Overall mutation rates detected by 40-gene myeloid molecular panel in present study were similar to that in these previous studies [8, 9]. Ninety-six percent of Hispanic CMML patients in Puerto Rico harbor at least one mutation. It was suggested that somatic mutations in ASXL1, RUNX1 and SETBP1 as well as RAS pathway mutations had significant independent negative prognostic impact on CMML patients [21, 22]. Mutations in TET2, ASXL1, DNMT3A, NRAS, RUNX1, and SETBP1 genes may associate with CMML prognosis. Studies indicated that ASXL1, DNMT3A, NRAS, RUNX1, and SETBP1 mutations are associate with an unfavorable prognosis in CMML patients [1, 8]. Mutated TET2 with wild type ASXL1 (muTET2/wtASXL1) is associated with a favorable prognosis . We compared our results from Hispanic CMML patients from Puerto Rico with the above two previous published studies. Both studies had relatively large patient population with CMML and large gene panels applied in their studies [8, 9]. Hispanic CMML patients from Puerto Rico in our current study had lower mutation rates in ASXL1 and SETBP1, but a higher mutation rate of DNMT3A. DNMT3A mutation was reported to be associated with an unfavorable prognosis in CMML , the true clinical significance of DNMT3A mutation in Hispanic CMML patients and how DNMT3A interacts with other mutations are uncertain.
TET2 catalyzes demethylation and upregulates transcription through conversion of 5-methyl-cytosine to 5-hydroxymethyl-cytosine. TET2 mutations are common and thought to be the driver mutations in CMML . The prognostic relevance of TET2 mutations is uncertain with some studies demonstrating controversary impact on overall survival . ASXL1 mutations in vitro studies could enhance the de-ubiquitinase activity of the ASXL1–BAP1 (BRCA associated protein 1) complex, which then may cooperate with loss of TET2 to skew towards myeloid development . Recent studies revealed a favorable impact from TET2 mutations in the absence of ASXL1 mutations . Our current observation indicates that Hispanic CMML patients have a significantly higher rate in muTET2/wtASXL1.
It was suggested that most NPM1 mutations in CMML patients likely indicated disease progression to acute myeloid leukemia . There were four (4) CMML patients harboring NPM1 mutations (4/56, 7%) in this study. One patient (1) was diagnosed as CMML-2 while the other three (3) were diagnosed as CMML-1 (Supplementary Table 3). Follow-up with these patients may provide more valuable information regarding disease progression to AML.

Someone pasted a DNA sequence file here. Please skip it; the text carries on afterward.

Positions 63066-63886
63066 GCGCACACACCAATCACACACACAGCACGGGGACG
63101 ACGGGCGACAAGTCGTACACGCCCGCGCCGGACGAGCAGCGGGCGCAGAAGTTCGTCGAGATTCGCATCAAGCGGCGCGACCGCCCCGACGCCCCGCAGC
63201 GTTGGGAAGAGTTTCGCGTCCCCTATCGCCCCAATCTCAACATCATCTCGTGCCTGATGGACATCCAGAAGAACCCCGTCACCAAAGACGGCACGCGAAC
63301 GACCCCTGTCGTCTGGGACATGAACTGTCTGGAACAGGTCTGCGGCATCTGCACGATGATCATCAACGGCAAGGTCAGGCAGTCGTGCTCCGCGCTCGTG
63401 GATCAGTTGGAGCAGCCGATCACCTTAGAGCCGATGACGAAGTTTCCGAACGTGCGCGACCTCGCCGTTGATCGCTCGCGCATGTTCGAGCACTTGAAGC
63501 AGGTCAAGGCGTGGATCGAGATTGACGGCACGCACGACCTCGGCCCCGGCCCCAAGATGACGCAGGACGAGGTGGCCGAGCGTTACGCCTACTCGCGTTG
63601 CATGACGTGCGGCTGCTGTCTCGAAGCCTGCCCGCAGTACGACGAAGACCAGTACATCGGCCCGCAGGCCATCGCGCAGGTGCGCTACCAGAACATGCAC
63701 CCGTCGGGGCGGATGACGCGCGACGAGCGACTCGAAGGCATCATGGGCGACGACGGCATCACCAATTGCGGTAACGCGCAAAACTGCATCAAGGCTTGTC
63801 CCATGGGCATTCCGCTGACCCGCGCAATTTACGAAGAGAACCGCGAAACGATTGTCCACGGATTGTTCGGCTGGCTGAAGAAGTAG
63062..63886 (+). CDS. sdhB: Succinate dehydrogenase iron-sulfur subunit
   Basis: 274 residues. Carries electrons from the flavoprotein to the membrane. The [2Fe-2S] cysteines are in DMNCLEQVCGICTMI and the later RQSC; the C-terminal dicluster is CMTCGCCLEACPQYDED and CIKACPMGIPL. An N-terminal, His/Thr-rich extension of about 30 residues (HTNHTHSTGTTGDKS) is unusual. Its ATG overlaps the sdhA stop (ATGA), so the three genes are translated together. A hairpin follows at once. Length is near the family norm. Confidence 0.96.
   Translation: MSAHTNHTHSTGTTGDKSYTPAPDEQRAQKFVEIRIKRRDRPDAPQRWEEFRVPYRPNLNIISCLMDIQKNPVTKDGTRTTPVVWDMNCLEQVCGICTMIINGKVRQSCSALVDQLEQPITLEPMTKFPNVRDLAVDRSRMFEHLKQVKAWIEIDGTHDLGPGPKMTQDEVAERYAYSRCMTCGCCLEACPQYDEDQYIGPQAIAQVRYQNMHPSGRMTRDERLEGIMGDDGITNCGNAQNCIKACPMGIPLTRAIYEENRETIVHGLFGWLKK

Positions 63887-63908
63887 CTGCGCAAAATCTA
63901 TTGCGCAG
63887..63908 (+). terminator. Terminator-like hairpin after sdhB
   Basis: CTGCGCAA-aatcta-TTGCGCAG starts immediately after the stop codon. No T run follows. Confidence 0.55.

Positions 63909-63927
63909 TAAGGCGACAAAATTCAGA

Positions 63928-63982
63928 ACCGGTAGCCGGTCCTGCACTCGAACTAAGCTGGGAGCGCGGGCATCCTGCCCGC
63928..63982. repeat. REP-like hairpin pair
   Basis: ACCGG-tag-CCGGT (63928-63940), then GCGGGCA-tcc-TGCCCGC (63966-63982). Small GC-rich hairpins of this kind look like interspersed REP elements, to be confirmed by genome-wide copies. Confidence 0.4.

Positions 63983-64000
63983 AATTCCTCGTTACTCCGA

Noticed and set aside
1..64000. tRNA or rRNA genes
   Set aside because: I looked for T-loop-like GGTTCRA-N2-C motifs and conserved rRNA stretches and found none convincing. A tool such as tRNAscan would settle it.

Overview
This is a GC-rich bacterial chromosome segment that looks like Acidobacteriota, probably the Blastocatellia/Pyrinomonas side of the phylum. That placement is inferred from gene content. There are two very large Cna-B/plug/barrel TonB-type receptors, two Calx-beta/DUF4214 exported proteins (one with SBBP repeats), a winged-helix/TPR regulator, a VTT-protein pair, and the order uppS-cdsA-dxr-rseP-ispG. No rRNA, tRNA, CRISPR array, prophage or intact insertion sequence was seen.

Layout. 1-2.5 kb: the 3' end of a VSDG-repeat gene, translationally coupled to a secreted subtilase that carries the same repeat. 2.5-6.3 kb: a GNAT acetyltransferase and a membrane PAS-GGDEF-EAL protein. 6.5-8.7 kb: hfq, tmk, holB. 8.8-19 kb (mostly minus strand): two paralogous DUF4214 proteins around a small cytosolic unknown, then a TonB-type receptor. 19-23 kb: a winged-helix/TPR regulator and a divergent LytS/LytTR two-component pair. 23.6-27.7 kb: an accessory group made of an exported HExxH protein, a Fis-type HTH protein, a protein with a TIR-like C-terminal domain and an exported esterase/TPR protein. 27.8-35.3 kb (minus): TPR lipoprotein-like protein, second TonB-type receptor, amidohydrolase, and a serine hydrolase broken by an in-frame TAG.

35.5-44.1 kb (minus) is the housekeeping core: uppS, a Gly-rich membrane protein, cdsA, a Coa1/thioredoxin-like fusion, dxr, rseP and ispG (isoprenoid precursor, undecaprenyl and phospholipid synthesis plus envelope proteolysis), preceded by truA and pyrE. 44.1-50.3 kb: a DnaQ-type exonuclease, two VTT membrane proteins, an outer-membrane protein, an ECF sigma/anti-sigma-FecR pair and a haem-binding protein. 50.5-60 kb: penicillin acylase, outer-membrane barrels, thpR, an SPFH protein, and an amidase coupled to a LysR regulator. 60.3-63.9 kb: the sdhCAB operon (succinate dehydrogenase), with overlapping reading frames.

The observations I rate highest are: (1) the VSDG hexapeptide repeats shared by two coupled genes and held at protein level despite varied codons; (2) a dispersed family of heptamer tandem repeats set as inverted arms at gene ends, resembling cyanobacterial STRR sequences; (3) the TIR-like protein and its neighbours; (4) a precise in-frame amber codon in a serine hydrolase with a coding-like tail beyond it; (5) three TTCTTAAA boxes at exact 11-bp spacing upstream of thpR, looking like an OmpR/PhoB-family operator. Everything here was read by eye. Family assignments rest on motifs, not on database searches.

Due to overall a low rate of cytogenetic abnormalities in Hispanic CMML patients from Puerto Rico, the correlation between cytogenetic and molecular abnormalities in this population was not assessed.
In summary, we examined cytogenetic abnormalities and mutation frequencies in one hundred seven (107) and fifty-six (56) Hispanic CMML patients from Puerto Rico, respectively. These CMML patients had a significantly lower rate in cytogenetic abnormalities, significantly lower mutational rates in ASXL1 and SETBP1, and a significantly higher rate in muTET2/wtASXL1. Since the cytogenetic and molecular profiles were suggested to be prognosis-associated, our current cytogenetic and molecular profiling data in Hispanic patients from Puerto Rico raise a possibility of a better prognosis in Hispanic CMML patients. To our best knowledge, this is a first study of cytogenetic and molecular abnormalities and their potential clinical significance in Hispanic CMML patients. It is uncertain if Hispanic CMML patients from other areas in the United States have similar cytogenetic and molecular features. Further studies are warranted to clarify this phenomenon.
Materials and Methods
We conducted a retrospective investigation of Hispanic CMML patients from Puerto Rico diagnosed in Genoptix Medical Laboratory in Carlsbad, California, between 2009 and 2018. The specimens were submitted to Genoptix Medical Laboratory randomly. The patients were from twenty (20) medical centers or doctor offices across whole territory of Puerto Rico, which likely represents the Hispanic population in Puerto Rico. IRB approval to perform a retrospective chart review to collect and analyze clinical data, including laboratory, cytogenetic, mutational, demographic and pathological diagnostic data, was issued by Sterling IRB (ID: 6173) and informed consent was waived by this IRB. The diagnosis of CMML was established according to the criteria proposed by 2008 World Health Organization (WHO) .
Karyotype studies were performed according to the established standard protocol in Genoptix Medical Laboratory. Briefly, bone marrow aspirate cells were cultured for 24 and 48 hours without stimulation. G-banded metaphase cells were prepared by using standard techniques. When successful cell cultures were achieved, at least 20 metaphases with good banding were analyzed for each sample. A clonal abnormality was defined as the same numerical gain or structural abnormalities in at least 2 metaphase cells or the same numerical loss in at least 3 metaphase cells. A complex karyotype was defined as 3 or more chromosome abnormalities. The karyotypes were recorded by following the recommendations in the International System for Human Cytogenetic Nomenclatures (ISCN 2008).